Margarethe von Trotta
Perhaps the best-known female director to emerge from the New German Cinema, Von Trotta began her career as a stage actress and appeared in films by Rainer Werner Fassbinder and Volker Schlondorff (she married the latter in 1971). She then co-scripted (and narrated) Schlondorff’s The Sudden Wealth of the Poor People of Kombach (1971) and co-directed The Lost Honor of Katharina Blum (1975) with her husband. Von Trotta made an impressive solo directing debut with The Re-awakening of Christa Klages (1977). The film introduces many of the themes that recur in her later work: the complexities of female bonding; the dimensions and dilemmas of liberalism; and the uses and effects of violence.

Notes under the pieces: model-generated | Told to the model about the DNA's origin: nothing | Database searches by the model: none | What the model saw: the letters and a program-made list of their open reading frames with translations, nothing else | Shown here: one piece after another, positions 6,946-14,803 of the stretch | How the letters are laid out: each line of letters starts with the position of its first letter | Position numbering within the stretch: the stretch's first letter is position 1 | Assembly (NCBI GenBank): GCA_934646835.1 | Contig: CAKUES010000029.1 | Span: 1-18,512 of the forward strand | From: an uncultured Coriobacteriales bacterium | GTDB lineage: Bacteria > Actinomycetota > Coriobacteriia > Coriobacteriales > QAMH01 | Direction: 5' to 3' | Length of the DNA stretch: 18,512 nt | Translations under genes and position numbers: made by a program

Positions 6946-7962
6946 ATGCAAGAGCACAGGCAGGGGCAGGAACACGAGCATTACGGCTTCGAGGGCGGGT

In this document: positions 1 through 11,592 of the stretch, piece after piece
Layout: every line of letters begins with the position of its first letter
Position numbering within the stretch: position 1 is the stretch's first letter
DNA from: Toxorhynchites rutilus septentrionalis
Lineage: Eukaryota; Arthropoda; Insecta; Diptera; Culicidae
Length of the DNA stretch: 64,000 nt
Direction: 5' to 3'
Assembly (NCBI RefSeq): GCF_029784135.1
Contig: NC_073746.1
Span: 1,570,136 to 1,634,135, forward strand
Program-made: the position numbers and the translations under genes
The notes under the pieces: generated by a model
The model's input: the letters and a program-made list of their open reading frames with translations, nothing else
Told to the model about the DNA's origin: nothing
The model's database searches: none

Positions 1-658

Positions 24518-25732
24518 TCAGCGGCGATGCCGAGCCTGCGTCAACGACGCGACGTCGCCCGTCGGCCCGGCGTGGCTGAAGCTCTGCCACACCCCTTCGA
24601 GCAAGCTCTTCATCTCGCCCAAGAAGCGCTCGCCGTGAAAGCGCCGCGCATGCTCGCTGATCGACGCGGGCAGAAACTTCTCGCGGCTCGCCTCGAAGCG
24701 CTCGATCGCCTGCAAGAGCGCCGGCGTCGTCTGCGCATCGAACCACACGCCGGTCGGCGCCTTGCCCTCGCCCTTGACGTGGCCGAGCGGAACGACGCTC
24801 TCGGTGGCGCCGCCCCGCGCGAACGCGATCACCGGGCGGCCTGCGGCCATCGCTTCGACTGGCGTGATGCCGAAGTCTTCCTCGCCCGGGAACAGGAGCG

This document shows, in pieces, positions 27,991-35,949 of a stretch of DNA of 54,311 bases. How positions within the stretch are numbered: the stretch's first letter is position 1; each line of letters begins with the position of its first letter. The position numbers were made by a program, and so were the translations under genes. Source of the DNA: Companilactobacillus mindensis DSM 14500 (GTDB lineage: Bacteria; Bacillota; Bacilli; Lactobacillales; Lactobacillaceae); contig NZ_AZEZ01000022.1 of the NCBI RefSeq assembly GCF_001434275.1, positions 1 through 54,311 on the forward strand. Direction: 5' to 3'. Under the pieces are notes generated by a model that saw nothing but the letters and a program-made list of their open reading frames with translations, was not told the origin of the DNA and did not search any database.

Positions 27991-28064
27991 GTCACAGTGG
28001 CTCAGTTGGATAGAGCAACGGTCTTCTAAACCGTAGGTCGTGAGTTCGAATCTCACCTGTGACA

The Promise (1995) was an episodic drama about a pair of lovers separated and reunited against major events in European history (the erection of the Berlin Wall, the 1968 Russian invasion of Czechoslovakia). While it was a departure for the director, most critics felt it was a qualified success. One of her most recent films, the biographical drama Hannah Arendt (2012), garnered critical acclaim and won the Audience Award for Best Narrative Film at the Women+Film Voices Film Festival.